Better Visualization of Vermiform Appendix With Tissue Harmonic Imaging Compared to Conventional Sonography


Mikail Inal 1 , * , Birsen Unal 1 , Yasemin Karadeniz Bilgili 1

1 Department of Radiology, Kirikkale University School of Medicine, Kirikkale, Turkey

How to Cite: Inal M, Unal B, Karadeniz Bilgili Y. Better Visualization of Vermiform Appendix With Tissue Harmonic Imaging Compared to Conventional Sonography, Iran J Radiol. 2014 ; 11(4):e18114. doi: 10.5812/iranjradiol.18114.


Iranian Journal of Radiology: 11 (4); e18114
Published Online: September 23, 2014
Article Type: Research ArticleABDOMINAL IMAGING
Received: February 9, 2014
Revised: April 16, 2014
Accepted: April 30, 2014


Background: Surgery of appendicitis carries 7-11% negative appendectomy rates. Sonographically visualized normal appendix precludes unnecessary computed tomography (CT) examination and may reduce negative appendectomy rates. Tissue harmonic imaging (THI) has been reported to improve the overall image quality.

Objective: We aimed to assess whether THI is more successful than conventional ultrasonography (US) in detecting normal and pathologic appendices.

Patients and Methods: The study was performed on 185 patients who applied for routine US examinations in whom clinical findings of appendicitis were detected in 25. We searched for the appendix; applying both THI and conventional US to each patient, one before and the other after the routine US examinations. Patients were divided into two groups; one was evaluated first with conventional US and the other first with THI. When the appendix was found, localization, diameter and time spent for visualization were recorded. Twelve patients were operated; all of whom had appendicitis pathologically. Two methods were compared for: 1. Success rates in all patients; female, male and child groups separately; 2. Visualization of pathologic and normal appendices; 3. Time for visualization of appendix; 4. Comparison of success rates in the adult and child population. The relationship between the rate of visualization and body mass index was evaluated.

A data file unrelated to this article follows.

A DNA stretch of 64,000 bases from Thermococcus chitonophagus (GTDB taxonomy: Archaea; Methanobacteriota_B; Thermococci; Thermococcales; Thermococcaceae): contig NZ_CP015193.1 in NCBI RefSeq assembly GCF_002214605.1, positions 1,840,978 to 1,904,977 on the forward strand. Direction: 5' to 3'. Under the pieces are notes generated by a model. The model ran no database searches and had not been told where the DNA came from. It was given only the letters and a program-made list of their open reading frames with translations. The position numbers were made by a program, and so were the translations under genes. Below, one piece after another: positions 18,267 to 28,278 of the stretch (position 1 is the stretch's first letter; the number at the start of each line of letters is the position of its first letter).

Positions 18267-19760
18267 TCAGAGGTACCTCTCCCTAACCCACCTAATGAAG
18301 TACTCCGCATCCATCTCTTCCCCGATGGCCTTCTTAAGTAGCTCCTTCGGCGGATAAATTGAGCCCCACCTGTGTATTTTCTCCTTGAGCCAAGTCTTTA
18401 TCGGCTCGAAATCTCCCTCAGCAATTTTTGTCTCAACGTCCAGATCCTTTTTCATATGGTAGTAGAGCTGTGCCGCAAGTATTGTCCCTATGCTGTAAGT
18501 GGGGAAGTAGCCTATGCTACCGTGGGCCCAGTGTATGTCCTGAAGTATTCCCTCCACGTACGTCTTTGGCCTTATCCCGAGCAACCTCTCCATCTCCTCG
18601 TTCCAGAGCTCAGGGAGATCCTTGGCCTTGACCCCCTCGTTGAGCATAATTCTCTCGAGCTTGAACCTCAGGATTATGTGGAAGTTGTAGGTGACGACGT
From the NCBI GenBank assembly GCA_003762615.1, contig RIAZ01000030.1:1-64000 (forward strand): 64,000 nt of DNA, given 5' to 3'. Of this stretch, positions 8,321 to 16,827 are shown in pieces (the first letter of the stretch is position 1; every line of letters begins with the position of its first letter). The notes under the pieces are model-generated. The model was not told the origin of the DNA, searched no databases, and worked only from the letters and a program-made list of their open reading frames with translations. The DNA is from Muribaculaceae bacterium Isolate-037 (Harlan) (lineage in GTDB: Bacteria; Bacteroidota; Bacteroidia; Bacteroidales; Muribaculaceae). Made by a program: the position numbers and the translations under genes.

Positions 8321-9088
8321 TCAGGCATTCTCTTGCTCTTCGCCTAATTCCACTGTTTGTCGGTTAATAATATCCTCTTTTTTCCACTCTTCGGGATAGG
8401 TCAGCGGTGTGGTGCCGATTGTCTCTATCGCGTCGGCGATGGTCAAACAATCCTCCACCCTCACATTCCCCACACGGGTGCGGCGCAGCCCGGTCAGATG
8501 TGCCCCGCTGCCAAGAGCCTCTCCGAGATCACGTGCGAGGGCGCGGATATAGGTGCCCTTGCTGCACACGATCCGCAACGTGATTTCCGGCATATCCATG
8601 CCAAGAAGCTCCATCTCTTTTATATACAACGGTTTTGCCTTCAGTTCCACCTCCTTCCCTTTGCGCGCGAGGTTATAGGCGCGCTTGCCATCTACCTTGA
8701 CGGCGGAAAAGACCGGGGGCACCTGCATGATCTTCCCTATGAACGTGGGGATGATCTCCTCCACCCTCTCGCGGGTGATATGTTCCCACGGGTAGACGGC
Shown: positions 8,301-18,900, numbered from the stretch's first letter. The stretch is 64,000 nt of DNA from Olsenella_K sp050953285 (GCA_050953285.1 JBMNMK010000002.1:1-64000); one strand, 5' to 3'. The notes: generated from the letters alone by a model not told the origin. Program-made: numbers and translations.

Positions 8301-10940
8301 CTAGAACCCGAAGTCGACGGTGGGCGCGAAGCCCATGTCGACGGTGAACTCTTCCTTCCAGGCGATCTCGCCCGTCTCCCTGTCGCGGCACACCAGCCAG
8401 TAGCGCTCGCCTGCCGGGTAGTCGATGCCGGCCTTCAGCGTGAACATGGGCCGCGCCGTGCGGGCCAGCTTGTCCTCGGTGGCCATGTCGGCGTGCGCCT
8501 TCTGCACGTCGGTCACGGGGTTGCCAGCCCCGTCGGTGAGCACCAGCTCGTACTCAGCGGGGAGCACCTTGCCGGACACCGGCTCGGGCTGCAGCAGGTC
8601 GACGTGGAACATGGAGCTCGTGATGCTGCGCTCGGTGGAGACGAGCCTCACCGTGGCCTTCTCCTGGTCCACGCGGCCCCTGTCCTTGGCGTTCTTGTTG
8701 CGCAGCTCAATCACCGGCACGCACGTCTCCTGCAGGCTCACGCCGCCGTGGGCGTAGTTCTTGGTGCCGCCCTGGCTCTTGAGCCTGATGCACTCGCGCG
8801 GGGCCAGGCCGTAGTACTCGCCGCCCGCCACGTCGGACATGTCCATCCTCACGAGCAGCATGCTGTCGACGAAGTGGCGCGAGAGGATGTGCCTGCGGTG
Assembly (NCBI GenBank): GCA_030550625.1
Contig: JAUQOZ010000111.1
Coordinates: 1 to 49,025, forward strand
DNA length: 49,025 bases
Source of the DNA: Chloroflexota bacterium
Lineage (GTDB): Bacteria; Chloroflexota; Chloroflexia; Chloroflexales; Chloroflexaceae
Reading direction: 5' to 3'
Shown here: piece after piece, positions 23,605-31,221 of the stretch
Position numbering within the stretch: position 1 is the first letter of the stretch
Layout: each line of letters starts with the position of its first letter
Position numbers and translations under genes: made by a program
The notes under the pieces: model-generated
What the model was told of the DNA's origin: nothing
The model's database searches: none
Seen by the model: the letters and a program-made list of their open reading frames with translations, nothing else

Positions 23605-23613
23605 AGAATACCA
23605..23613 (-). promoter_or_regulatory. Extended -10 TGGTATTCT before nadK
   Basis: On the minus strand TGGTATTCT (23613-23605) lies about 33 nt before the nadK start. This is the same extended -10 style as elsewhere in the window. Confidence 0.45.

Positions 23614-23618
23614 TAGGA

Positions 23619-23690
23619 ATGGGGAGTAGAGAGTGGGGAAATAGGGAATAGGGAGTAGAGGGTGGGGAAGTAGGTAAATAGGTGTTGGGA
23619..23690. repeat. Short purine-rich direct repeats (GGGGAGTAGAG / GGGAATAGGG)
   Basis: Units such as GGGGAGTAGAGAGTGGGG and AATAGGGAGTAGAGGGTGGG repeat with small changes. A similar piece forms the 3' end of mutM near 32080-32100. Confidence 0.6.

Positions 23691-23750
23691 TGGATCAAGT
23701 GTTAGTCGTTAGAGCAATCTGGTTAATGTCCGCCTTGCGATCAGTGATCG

Results: The appendix was visualized better by THI in all patients, and in the female and male groups (P < 0.001). In children, both methods were more successful compared to adults (P < 0.001, compared to male group, P < 0.001, compared to female group), with no difference between the methods (P = 0.22). When only the normal appendices were concerned, there was significant difference between both methods (P < 0.000). Both methods detected pathologic appendices better than normal ones, with a higher ratio for THI (P = 0.022 for the THI group, and χ2 = 7.22, P = 0.07 for the conventional US group). THI visualized the appendix faster. Both methods were more successful in lean patients (P = 0.004 for THI, P = 0.001 for conventional US imaging).

Conclusions: THI visualizes appendix better than conventional US. It is a simple and time saving method that may eliminate further diagnostic imaging, and it may decrease negative appendectomy rates and related complications.

1. Background

Acute appendicitis is one of the most common diagnoses made in patients with an "acute abdomen." Although the mortality rate has been reduced, a negative appendectomy rate of approximately 5% to 34% has remained unchanged when the diagnosis was established on the basis of clinical history, physical exam and laboratory findings (1-5).

Cross-sectional imaging techniques, including ultrasonography (US) US, computed tomography (CT) and more recently magnetic resonance imaging (MRI), have been successfully used to examine patients suspected of appendicitis (1-15). Because of technical improvements, sonography has been reported to reach sensitivities and specificities up to 98% for the diagnosis of acute appendicitis, a ratio highly dependent on the experience of the sonographer (5, 11-17). However, even to experienced sonographers, the normal vermiform appendix is not always visible sonographically. With conventional ultrasound imaging, a normal appendix can be clearly identified in 12-82% of the cases (16, 18-21). This ratio is higher in pathologic appendices (22). Visualization of a normal appearing appendix by cross-sectional imaging techniques in patients suspected of acute appendicitis will prevent negative appendectomy and related complications, not only peroperative, but also late stage complications like chronic right sided lower abdominal pain (23, 24).